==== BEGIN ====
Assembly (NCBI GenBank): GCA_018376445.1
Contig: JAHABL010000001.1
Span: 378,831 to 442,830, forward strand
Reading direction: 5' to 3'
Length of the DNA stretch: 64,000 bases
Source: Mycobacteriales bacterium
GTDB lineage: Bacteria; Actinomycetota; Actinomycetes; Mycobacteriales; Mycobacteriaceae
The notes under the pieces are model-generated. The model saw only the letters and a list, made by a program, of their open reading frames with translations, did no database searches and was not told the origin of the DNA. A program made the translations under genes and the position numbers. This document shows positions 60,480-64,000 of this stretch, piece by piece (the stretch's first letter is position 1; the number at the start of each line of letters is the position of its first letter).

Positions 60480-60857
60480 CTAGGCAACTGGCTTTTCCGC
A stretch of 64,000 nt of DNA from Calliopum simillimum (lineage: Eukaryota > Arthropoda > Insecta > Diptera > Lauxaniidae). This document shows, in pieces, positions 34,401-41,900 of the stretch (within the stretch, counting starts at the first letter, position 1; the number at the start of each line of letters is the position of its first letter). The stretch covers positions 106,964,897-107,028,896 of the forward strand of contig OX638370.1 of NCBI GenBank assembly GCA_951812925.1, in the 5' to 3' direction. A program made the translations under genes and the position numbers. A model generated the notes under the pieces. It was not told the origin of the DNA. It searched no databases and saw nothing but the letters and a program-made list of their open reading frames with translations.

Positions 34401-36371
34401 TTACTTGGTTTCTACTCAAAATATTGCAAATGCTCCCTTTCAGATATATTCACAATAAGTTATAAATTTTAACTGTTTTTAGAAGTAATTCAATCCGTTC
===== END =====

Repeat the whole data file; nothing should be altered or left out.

Assembly (NCBI GenBank): GCA_018376445.1
Contig: JAHABL010000001.1
Span: 378,831 to 442,830, forward strand
Reading direction: 5' to 3'
Length of the DNA stretch: 64,000 bases
Source: Mycobacteriales bacterium
GTDB lineage: Bacteria; Actinomycetota; Actinomycetes; Mycobacteriales; Mycobacteriaceae
The notes under the pieces are model-generated. The model saw only the letters and a list, made by a program, of their open reading frames with translations, did no database searches and was not told the origin of the DNA. A program made the translations under genes and the position numbers. This document shows positions 60,480-64,000 of this stretch, piece by piece (the stretch's first letter is position 1; the number at the start of each line of letters is the position of its first letter).

Positions 60480-60857
60480 CTAGGCAACTGGCTTTTCCGC
A stretch of 64,000 nt of DNA from Calliopum simillimum (lineage: Eukaryota > Arthropoda > Insecta > Diptera > Lauxaniidae). This document shows, in pieces, positions 34,401-41,900 of the stretch (within the stretch, counting starts at the first letter, position 1; the number at the start of each line of letters is the position of its first letter). The stretch covers positions 106,964,897-107,028,896 of the forward strand of contig OX638370.1 of NCBI GenBank assembly GCA_951812925.1, in the 5' to 3' direction. A program made the translations under genes and the position numbers. A model generated the notes under the pieces. It was not told the origin of the DNA. It searched no databases and saw nothing but the letters and a program-made list of their open reading frames with translations.

Positions 34401-36371
34401 TTACTTGGTTTCTACTCAAAATATTGCAAATGCTCCCTTTCAGATATATTCACAATAAGTTATAAATTTTAACTGTTTTTAGAAGTAATTCAATCCGTTC